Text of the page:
In a blog post, Recorded Future's Truvé called out two examples of “fake news” campaign posts identified by researchers. The company first focused on reports during riots in Sweden over police brutality that claimed Muslims were protesting Christian crosses, showing images of people dressed in black destroying an effigy of Christ on the cross. The story was first reported by a Russian-language account and then picked up by right-wing “news” accounts in the UK—but it used images recycled from a story about students protesting in Chile in 2016. Another bit of fake news identified as part of the Fishwrap campaign used old stories of a 2015 terrorist attack in Paris to create posts about a fake terrorist attack in March of this year. The linked story, however, was the original 2015 story—so attentive readers might realize that it was a bit dated.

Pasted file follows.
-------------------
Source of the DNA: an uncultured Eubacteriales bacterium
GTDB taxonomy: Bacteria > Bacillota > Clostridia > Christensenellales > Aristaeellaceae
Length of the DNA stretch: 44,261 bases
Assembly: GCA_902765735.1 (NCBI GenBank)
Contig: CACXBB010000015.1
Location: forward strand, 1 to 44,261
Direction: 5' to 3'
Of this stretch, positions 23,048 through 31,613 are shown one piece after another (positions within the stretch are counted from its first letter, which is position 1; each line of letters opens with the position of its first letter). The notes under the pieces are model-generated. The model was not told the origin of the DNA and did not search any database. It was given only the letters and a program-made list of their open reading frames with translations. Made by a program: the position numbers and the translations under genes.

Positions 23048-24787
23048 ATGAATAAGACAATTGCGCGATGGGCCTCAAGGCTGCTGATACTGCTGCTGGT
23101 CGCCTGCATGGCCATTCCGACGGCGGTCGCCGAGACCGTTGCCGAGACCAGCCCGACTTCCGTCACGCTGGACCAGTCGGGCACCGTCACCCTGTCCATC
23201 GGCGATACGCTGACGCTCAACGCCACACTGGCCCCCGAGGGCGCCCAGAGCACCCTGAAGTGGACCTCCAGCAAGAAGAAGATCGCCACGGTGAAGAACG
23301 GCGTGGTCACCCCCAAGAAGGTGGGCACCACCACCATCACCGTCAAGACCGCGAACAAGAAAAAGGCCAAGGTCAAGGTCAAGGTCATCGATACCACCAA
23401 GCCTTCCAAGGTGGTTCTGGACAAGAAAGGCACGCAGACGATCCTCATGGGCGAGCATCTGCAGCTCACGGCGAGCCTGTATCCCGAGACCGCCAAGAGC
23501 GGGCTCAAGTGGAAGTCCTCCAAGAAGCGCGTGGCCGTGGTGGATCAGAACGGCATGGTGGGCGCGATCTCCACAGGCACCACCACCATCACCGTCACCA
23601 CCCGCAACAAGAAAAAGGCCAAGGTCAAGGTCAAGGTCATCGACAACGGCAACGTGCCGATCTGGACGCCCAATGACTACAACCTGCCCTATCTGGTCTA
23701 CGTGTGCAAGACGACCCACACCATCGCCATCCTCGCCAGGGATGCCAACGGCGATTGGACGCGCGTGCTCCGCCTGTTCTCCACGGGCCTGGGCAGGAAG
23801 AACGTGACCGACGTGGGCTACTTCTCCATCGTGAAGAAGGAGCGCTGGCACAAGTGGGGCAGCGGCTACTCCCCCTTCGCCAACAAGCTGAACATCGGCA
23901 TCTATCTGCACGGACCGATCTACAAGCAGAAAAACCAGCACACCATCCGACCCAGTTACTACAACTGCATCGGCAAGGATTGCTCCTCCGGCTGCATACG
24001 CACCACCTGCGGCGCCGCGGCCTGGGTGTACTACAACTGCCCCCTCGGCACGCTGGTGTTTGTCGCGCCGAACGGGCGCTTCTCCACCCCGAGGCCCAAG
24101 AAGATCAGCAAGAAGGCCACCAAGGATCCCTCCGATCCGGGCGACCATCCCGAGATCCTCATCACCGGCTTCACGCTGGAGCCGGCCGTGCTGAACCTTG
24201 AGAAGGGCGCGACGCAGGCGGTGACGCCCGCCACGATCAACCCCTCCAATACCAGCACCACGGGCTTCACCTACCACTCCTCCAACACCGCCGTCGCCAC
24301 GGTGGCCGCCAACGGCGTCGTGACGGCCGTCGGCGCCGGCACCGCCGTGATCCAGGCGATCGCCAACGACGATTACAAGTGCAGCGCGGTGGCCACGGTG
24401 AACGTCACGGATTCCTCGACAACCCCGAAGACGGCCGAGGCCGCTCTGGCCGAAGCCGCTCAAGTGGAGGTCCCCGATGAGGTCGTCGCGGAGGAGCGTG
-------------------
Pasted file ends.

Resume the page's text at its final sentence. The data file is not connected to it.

The Fishwrap campaign consisted of three clusters of accounts. The first wave was active from May to October of 2018, after which many of the accounts shut down; a second wave launched in November of 2018 and remained active through April 2019. And some accounts remained active for the entire period. All of the accounts used domain shorteners hosted on a total of 10 domains but using identical code.
Many of the accounts have been suspended, but Truvé noted that “there has been no general suspension of accounts related to these URL shorteners.” One of the reasons, he suggested, was that since the accounts are posting text and links associated with “old—but real!—terror events,” the posts don't technically violate the terms of service of the social media platforms they were posted on, making them less likely to be taken down by human or algorithmic moderation.